Sunday has arrived, and with it comes a fresh batch of the top five videos in additive manufacturing. Get ready for various colorful highlights, including insights into how additive manufacturing provides homes for the homeless, a 3D printed wallet to keep your money safe and accessible and how 3D printed vegan seafood is made. Additionally, you can look forward to a compelling story of two men being charged in Australia after a home raid revealed the unauthorized possession of 3D printed guns. If you have a penchant for 3D printing videos, our YouTube channel is the place to be. There, we regularly share interviews, reviews, and an abundance of engaging content just for you. So, why not check it out and stay up-to-date with the latest trends in the world of 3D printing? Happy Sunday!
Top 1: Homes for the Homeless Are Being Provided Through 3D Printing
In Chattanooga, Tennessee, two individuals have transitioned from 3D printed shelters to permanent housing, marking a progress of 60 days ahead of schedule. Branch Technology supplied the structures while Olivet Baptist Church provided the land. This initiative, part of a 12-month pilot program managed by the Office of Homelessness and Supportive Housing, aims to offer secure temporary housing solutions Mayor Kelly’s administration has facilitated nearly 3,000 people into permanent supportive housing. The project exemplifies a diverse approach to addressing homelessness, with the cooperation of Branch Technology contributing to the community. The city plans to continuously relocate homeless individuals to these shelters, replicating the successful 30-day placement timeline achieved in this instance, subsequently facilitating their transition to permanent housing. Watch the video below to see how the transformative power of 3D printing is changing people’s lives for the better!
Top 2: 3D Printed Wallet For Hassle Free Payment
Elderly individuals dealing with arthritis or rheumatism, as well as those with tactile limitations, frequently encounter difficulties with physical tasks in their daily lives. Reduced mobility and tremors can complicate tasks such as making payments at a supermarket, where retrieving cards or handling coins becomes challenging. A team of students from the University of Sydney has taken on this issue and developed a user-friendly wallet tailored for credit cards. Employing 3D printing technology, they brought the design to life, incorporating a locking mechanism as well. Explore the functionality of this innovative wallet and witness the responses of the participants in this featured Top 5 video.
Top 3: India’s First 3D Printed Post Office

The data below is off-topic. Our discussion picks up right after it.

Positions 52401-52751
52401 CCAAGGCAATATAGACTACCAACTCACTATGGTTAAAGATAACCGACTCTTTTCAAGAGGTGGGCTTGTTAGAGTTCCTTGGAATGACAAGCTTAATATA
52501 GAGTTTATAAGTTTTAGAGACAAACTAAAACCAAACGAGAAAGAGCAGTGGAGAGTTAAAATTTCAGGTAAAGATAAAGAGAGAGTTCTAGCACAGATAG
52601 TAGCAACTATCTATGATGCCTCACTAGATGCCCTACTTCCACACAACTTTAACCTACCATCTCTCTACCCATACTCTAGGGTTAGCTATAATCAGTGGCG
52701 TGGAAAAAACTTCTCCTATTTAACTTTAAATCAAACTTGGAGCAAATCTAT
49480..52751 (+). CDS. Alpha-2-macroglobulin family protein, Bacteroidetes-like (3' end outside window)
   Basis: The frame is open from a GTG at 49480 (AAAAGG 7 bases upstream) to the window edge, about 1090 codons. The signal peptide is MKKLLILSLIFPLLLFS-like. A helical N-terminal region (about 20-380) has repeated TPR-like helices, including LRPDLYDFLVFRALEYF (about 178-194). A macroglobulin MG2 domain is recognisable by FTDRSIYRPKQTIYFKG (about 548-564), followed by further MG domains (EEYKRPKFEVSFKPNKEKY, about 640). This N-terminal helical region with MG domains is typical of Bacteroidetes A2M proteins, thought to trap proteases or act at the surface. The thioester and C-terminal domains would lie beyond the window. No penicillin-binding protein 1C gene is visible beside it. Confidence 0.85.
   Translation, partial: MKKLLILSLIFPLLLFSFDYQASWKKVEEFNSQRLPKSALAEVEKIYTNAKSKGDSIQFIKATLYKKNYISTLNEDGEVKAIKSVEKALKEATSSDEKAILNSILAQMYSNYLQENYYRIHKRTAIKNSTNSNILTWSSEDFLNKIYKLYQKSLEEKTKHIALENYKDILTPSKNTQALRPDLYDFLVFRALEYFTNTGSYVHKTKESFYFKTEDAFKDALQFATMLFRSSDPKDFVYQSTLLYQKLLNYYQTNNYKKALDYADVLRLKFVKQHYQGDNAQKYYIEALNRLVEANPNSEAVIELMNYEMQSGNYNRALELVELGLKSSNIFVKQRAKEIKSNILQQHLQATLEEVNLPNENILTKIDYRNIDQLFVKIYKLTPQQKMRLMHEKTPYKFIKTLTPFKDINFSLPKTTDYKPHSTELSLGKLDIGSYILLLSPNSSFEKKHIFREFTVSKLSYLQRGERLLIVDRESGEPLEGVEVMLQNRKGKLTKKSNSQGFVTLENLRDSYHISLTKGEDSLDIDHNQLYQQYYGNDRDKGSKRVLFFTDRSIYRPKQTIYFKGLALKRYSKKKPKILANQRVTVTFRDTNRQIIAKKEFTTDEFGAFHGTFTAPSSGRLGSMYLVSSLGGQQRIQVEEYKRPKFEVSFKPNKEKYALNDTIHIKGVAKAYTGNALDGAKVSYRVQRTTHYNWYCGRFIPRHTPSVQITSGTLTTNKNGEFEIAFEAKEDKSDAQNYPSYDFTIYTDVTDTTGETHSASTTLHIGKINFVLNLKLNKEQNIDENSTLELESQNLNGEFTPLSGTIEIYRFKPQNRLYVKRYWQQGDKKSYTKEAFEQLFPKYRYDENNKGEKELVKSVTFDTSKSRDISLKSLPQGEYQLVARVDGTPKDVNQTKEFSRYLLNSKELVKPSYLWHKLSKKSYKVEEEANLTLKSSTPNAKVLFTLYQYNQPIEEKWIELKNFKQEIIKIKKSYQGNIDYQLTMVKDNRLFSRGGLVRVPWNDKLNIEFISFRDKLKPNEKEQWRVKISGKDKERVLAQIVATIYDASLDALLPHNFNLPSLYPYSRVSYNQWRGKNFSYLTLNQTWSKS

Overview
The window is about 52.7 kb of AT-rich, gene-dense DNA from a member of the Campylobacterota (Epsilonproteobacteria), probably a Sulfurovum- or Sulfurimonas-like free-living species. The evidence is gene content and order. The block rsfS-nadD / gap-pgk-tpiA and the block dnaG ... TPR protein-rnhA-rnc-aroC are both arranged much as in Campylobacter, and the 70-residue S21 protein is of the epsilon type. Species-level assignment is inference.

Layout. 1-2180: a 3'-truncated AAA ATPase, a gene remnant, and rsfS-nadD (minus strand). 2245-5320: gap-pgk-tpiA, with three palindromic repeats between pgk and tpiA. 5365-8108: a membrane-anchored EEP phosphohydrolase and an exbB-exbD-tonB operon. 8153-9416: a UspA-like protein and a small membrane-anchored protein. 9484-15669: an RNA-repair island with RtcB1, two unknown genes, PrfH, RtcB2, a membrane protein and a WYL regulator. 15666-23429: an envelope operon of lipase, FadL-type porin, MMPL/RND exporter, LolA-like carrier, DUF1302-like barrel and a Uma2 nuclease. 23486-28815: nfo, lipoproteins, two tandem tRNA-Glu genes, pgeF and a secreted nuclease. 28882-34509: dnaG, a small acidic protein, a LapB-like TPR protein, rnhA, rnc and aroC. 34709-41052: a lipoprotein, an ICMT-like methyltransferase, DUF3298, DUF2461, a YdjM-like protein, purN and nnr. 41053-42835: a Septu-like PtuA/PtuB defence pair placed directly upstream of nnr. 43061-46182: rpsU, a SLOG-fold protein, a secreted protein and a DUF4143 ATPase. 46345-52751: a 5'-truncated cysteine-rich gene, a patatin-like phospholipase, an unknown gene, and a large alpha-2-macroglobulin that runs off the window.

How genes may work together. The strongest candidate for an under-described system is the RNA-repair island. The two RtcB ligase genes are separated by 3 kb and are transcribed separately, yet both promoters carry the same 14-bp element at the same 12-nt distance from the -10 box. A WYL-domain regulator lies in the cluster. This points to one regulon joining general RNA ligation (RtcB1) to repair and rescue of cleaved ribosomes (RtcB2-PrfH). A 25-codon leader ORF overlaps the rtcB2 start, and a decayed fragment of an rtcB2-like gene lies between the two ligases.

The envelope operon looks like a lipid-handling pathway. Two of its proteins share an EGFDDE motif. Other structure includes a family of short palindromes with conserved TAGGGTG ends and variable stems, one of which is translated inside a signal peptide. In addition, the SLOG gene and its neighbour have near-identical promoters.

3D-printed homes are becoming increasingly common. It’s rare for a week to go by without news of an exciting new project or updates on ongoing constructions, like the progress of Europe’s largest 3D-printed building in Heidelberg. In densely populated and economically disadvantaged nations, the use of 3D printing in construction holds significant promise for the future: it offers cost-effective and speedy building methods that could have a positive impact on housing shortages. The recently inaugurated post office, which we first told you about a few months ago, was constructed using 3D printing and might initiate a movement in this direction within India. Gain insight into the 1,100 square meter post office in Bengaluru through the accompanying video.
Top 4: 3D Printed Seafood For Vegans
The oceans are being excessively fished, and the pace at which people are altering their consumption habits to address this issue is progressing too slowly. As we told you yesterday, the research team led by Ph.D. Huang from the National University of Singapore has identified that part of the problem stems from the limited availability of alternatives. The objective is to bridge this gap in the market through 3D printing technology. To learn more about their 3D printed calamari, watch the video below:
Top 5: Two Men Charged In 3D Printed Guns Bust
Two men from Western Australia have been arrested and charged following a four-month operation in which police seized multiple 3D printed guns. The charges include manufacturing and selling weapons. Properties across the state were raided, uncovering 3D printed guns, a 3D printer, electronic devices with schematics, and gun parts. The Deputy Commissioner of WA Police expressed concern over the potential risk posed by these weapons falling into the wrong hands due to their ability to fire live rounds. The accessibility of manufacturing blueprints online has contributed to the issue. An expert in 3D printing suggested stricter measures for removing weapon blueprints from the internet. A previous case involving an 18-year-old arrested for printing a working semi-automatic rifle highlights the ongoing concern. The charged individuals are set to appear in court on separate dates. Watch the video to lear more about the situation.
Which of the Top 5 videos did you like most this week? Let us know in a comment below or on our LinkedIn, Facebook, and Twitter pages! Don’t forget to sign up for our free weekly Newsletter here, the latest 3D printing news straight to your inbox! You can also find all our videos on our YouTube channel.
*Cover photo credits: WDEF News